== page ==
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Sarasvati assumes different roles, a physical river and a river goddess, then as a goddess of speech and finally that of a goddess of learning, knowledge, arts and music. References to Sarasvati in the Vedas and the Brahmanas, the Mahabharata and the Puranas and her marked presence in other religious orders, such as Buddhism, Jainism and the Japanese religion, form the basis of discussion as regards her various attributes and manifestations. In Jainism, her counter-part is Sutra-devi, in Buddhism it is Manjusri and Prajnaparamita and in the Japanese religion, Benten is the representative goddess. The physical presence of Sarasvati in various iconic forms is seen in Nepal, Tibet and Japan. Tantrism associated with Sarasvati also finds reflection in these religious traditions. Sculptors and art historians take delight in interpreting various symbols her iconic forms represent.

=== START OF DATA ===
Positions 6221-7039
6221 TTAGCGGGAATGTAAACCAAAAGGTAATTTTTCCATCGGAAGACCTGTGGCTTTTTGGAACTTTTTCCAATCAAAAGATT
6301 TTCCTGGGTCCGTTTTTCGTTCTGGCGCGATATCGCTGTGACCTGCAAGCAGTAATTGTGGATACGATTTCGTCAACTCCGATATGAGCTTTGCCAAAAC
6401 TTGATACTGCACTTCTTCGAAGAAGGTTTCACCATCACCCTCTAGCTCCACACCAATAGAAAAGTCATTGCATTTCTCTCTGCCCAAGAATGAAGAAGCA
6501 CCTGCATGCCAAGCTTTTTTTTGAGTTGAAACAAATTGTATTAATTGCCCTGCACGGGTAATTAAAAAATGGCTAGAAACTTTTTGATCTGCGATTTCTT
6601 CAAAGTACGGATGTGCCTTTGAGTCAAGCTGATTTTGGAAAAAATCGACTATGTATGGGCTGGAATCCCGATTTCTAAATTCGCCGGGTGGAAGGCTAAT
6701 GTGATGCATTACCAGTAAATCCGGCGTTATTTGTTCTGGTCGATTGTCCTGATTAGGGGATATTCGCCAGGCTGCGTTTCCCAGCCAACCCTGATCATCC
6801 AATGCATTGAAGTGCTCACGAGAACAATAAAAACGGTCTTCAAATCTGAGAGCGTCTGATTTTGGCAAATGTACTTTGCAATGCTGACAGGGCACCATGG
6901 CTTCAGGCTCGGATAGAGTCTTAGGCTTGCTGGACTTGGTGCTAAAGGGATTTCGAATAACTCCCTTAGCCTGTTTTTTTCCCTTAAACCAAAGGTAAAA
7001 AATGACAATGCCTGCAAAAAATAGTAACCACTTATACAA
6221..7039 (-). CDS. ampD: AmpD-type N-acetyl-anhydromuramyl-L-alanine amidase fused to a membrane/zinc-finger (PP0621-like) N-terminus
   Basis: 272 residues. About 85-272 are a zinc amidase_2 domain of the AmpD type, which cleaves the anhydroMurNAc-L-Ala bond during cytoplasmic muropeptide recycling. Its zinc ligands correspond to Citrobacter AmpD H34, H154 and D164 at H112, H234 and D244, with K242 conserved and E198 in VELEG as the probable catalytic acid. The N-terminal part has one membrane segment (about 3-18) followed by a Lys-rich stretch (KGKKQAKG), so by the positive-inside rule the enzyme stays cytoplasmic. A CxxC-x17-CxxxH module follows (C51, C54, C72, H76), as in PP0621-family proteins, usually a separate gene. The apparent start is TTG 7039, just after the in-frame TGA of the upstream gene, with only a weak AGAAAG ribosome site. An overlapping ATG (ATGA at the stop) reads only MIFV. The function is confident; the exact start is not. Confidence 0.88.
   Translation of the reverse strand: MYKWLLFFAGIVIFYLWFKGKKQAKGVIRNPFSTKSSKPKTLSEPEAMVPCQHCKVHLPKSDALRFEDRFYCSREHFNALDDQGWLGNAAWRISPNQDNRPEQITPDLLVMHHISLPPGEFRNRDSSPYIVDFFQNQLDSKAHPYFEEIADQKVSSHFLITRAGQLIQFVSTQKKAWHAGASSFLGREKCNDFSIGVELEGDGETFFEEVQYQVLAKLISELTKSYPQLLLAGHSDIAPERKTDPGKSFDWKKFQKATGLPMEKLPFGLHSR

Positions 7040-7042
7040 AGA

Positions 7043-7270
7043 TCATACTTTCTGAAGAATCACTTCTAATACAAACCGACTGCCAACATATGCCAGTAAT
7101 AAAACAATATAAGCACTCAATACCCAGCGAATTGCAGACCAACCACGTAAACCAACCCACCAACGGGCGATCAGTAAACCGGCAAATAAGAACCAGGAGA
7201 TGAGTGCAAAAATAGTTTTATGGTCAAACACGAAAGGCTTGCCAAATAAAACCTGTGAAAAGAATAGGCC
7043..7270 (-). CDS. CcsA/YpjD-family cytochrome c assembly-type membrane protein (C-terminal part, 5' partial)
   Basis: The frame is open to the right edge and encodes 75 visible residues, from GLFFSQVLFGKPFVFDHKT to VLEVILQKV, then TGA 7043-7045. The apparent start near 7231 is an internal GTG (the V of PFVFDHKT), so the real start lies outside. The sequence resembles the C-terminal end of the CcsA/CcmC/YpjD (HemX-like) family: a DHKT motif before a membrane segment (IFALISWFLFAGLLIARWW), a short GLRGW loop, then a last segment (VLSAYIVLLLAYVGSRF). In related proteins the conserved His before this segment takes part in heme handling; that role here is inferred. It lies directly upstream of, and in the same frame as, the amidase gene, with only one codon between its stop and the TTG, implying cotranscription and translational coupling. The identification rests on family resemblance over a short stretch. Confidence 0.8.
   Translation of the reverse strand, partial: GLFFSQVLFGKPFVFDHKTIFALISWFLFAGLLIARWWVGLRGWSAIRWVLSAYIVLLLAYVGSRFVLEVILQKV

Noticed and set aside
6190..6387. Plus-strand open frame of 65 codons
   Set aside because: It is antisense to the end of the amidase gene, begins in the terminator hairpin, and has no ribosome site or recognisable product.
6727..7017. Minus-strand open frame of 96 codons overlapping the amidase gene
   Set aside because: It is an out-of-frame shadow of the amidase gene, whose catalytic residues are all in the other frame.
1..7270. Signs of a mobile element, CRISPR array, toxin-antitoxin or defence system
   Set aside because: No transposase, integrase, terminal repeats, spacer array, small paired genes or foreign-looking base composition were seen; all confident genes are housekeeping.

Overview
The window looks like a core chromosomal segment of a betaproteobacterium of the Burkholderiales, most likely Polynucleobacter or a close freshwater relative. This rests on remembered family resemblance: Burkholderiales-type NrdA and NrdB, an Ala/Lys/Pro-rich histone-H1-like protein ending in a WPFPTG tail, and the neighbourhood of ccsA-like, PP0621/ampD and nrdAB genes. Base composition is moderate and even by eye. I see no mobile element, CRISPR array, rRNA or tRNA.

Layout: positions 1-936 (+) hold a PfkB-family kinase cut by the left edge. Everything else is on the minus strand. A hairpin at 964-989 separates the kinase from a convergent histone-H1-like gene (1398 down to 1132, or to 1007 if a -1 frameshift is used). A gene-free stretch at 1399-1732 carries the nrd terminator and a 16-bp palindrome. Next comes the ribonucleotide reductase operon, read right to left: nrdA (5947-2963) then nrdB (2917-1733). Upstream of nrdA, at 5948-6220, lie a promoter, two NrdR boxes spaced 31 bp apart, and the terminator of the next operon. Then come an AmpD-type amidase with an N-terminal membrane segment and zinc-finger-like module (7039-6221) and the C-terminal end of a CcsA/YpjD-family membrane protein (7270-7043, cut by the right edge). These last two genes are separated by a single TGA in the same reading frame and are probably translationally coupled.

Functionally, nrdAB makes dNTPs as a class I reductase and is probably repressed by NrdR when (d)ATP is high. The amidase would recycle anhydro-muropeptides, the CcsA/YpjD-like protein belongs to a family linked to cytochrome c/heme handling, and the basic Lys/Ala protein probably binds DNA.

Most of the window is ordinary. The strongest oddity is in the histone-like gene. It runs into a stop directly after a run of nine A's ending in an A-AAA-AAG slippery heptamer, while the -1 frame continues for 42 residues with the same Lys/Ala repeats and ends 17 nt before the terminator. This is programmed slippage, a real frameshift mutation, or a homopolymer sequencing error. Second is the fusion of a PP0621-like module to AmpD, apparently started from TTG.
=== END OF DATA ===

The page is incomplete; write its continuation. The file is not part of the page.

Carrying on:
The book examines Sarasvati’s origin, the course of her flow and the place of her disappearance in a holistic manner. Based on a close analysis of texts from the early Rig-Veda to the Brahmanas and the Puranas, it discusses different view-points in a balanced perspective and attempts to drive the discussions towards the emergence of a consensus view. The author delineates the various phases of Sarasvati’s evolution to establish her unique status and emphasise her continued relevance in the Hindu tradition. The book argues that the practice of pilgrimage further evolved after its association with the river Sarasvati who was perceived as divinity personified in Hindu tradition. This, in turn, led to the emergence of numerous pilgrimage sites on or near her banks which attracted a large number of pilgrims.
A multifaceted and interdisciplinary analysis of a Hindu goddess, this book will be of interest to academics researching South Asian Religion, Hinduism and Indian Philosophy as also the general readers.